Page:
Thursday, April 14, 2022 [Tweets] [Favorites]

Apple-Funded Study on Success of Third-Party Apps

Apple (PDF):

Today, economists at Analysis Group published a new report on the proliferation of third-party apps on the App Store, with new insights into how third-party apps perform in categories ranging from maps to music streaming, among others. The report finds that third-party apps experience broad regional and global success on the App Store, demonstrating the breadth of opportunity for developers and the wide range of choice available to consumers around the world.

[…]

The report analyzes apps from Apple and third-party developers across many popular app types, breaking down regional and global top performers. It also highlights just how many channels developers now have to distribute their apps — from mobile platforms, to PCs, to video game consoles.

So much competition, and they didn’t even mention the sweet solution.

Apple makes available a number of tools and core technologies to all developers to help them create innovative apps, including more than 250,000 software development building blocks called APIs.

Intellectual property for which they must be compensated.

Via Juli Clover:

The second part of the study focuses on the growth of the App Store over time (there are now 1.8 million apps), 99.9 percent of which are third-party apps as the study is quick to point out that Apple has just 60 apps that are competing with third-party apps.

The final part of the study focuses on the breadth of third-party apps that are available as alternatives to Apple-created apps, and it points out that for many categories like social networks, food, travel planning, and dating services, third-party apps are the only option as Apple does not compete in these categories. It also points out that across most app types, Apple’s apps are “eclipsed in popularity and account for a relatively small share of usage.”

Nick Heer:

Well that clearly does not add up. Spotify’s share in Japan cannot be “0.4 times greater” than Apple’s 55%.

[…]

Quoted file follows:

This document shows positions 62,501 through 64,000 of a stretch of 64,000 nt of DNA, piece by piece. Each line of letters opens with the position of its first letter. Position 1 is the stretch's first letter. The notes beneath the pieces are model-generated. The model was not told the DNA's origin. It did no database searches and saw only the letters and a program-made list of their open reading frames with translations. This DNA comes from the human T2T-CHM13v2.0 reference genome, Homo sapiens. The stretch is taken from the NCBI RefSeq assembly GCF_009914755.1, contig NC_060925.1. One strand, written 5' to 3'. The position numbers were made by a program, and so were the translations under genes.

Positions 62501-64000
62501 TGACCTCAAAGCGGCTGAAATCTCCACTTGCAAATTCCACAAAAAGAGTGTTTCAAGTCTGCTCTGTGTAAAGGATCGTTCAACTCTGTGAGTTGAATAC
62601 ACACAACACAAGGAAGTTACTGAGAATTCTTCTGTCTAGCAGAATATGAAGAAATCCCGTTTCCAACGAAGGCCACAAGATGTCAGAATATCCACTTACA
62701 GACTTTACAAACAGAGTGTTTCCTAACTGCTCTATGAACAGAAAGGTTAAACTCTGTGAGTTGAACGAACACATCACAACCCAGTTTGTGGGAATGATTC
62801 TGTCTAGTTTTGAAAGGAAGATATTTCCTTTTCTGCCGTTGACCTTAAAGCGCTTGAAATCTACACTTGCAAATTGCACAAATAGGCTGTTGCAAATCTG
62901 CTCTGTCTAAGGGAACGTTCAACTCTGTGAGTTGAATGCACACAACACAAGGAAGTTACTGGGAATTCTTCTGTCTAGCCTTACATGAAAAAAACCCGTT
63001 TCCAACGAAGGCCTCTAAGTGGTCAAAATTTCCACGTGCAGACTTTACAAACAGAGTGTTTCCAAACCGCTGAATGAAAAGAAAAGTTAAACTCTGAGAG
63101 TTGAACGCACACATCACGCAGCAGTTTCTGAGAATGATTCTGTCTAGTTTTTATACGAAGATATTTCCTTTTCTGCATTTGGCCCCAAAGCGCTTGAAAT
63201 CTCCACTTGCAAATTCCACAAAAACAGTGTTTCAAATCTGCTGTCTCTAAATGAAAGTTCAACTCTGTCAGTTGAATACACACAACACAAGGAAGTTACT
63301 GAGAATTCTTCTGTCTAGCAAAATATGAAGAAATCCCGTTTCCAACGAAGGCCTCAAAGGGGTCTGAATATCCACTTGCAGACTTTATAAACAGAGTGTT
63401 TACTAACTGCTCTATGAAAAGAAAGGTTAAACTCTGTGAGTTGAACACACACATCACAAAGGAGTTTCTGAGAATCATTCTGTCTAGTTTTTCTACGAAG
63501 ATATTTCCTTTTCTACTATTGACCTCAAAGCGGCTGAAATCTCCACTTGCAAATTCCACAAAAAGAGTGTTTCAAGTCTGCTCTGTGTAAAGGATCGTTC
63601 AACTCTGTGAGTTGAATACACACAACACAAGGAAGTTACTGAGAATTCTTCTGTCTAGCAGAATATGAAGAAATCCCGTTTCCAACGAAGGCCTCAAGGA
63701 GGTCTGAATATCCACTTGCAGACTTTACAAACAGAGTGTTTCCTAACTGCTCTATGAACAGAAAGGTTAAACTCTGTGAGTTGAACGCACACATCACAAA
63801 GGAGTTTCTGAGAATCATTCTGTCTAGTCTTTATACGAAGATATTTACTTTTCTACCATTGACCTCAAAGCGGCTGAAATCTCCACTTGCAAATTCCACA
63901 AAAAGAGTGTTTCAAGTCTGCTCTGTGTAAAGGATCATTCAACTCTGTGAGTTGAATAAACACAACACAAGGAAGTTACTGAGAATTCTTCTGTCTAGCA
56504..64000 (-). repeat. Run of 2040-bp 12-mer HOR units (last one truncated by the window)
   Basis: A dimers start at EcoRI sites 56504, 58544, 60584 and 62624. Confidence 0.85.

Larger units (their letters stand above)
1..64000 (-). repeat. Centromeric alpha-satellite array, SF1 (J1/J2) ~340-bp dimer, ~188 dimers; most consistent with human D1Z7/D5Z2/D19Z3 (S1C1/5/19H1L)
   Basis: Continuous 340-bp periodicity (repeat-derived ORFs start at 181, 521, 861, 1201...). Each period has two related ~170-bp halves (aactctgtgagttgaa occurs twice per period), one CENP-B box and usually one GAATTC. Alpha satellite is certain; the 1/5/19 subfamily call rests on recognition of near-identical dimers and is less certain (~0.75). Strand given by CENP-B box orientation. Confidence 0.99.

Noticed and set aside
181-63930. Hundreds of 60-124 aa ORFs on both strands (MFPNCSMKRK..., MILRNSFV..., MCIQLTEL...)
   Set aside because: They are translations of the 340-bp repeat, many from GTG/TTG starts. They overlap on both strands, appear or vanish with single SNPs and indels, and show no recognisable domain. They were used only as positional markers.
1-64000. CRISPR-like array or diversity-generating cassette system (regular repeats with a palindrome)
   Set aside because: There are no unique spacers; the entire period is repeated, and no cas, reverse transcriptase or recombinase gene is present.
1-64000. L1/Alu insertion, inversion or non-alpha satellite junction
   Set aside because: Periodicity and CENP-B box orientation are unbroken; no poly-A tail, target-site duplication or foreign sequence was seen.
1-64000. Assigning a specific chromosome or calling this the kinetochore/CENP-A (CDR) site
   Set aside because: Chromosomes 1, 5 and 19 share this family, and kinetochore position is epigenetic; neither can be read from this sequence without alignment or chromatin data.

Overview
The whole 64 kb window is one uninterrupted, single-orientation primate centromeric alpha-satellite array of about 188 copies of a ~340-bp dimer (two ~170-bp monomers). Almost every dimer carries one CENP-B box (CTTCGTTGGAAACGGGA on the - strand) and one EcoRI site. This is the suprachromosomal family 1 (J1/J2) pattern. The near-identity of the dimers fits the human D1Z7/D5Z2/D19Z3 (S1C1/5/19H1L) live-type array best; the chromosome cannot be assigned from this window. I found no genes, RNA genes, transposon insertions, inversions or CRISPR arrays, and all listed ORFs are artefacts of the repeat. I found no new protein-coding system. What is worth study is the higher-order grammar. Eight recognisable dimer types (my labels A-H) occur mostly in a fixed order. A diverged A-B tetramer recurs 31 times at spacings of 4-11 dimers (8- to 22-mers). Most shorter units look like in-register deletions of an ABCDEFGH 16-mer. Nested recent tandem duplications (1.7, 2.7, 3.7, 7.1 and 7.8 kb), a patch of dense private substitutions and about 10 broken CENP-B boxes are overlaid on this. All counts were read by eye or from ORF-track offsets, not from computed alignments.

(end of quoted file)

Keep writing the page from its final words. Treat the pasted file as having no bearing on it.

Apple may have commissioned this study, but it does not appear to have done its authors any favours in getting them proprietary real-world metrics.

[…]

Does a combination of ad network partnerships and a sneaky consumption utility mean it is able to provide reliable figures on the use of, say, Messages or the Phone app? I find it hard to believe this is anything more than a best guess.

[…]

It sure is an interesting time for technology policy at government and platform levels. All the findings in this report are the result of choices made primarily by Apple in its design of iOS and the App Store. It seems there is healthy competition in some categories of apps and in some regions. But this report is not comprehensive. Third-party apps have limitations Apple’s own versions do not, and there are many other categories where Apple’s entrant likely pulls ahead — browsers would be an especially interesting case because, although it is one of two types of app where you can set a system-level default on iOS, any third-party browser will still use Apple’s rendering engine.

Macative:

Apple: if this huge competitive advantage didn’t exist in the first place, you would never need a study to point out that 60 apps is not a lot compared to 1.8 million.

It is a such pointless and insulting study, because at any time Apple can squash any app by making their own version, that is better, and is only better because it can do things Apple won’t allow the third party version to do.

Previously:

1 Comment

I really like the first picture in this report.

It illustrates so well how icons on iOS have no real identity and how they all look the same

Finding the Disney+ icon requires to check a bunch of blue and dark blue icons for instance.

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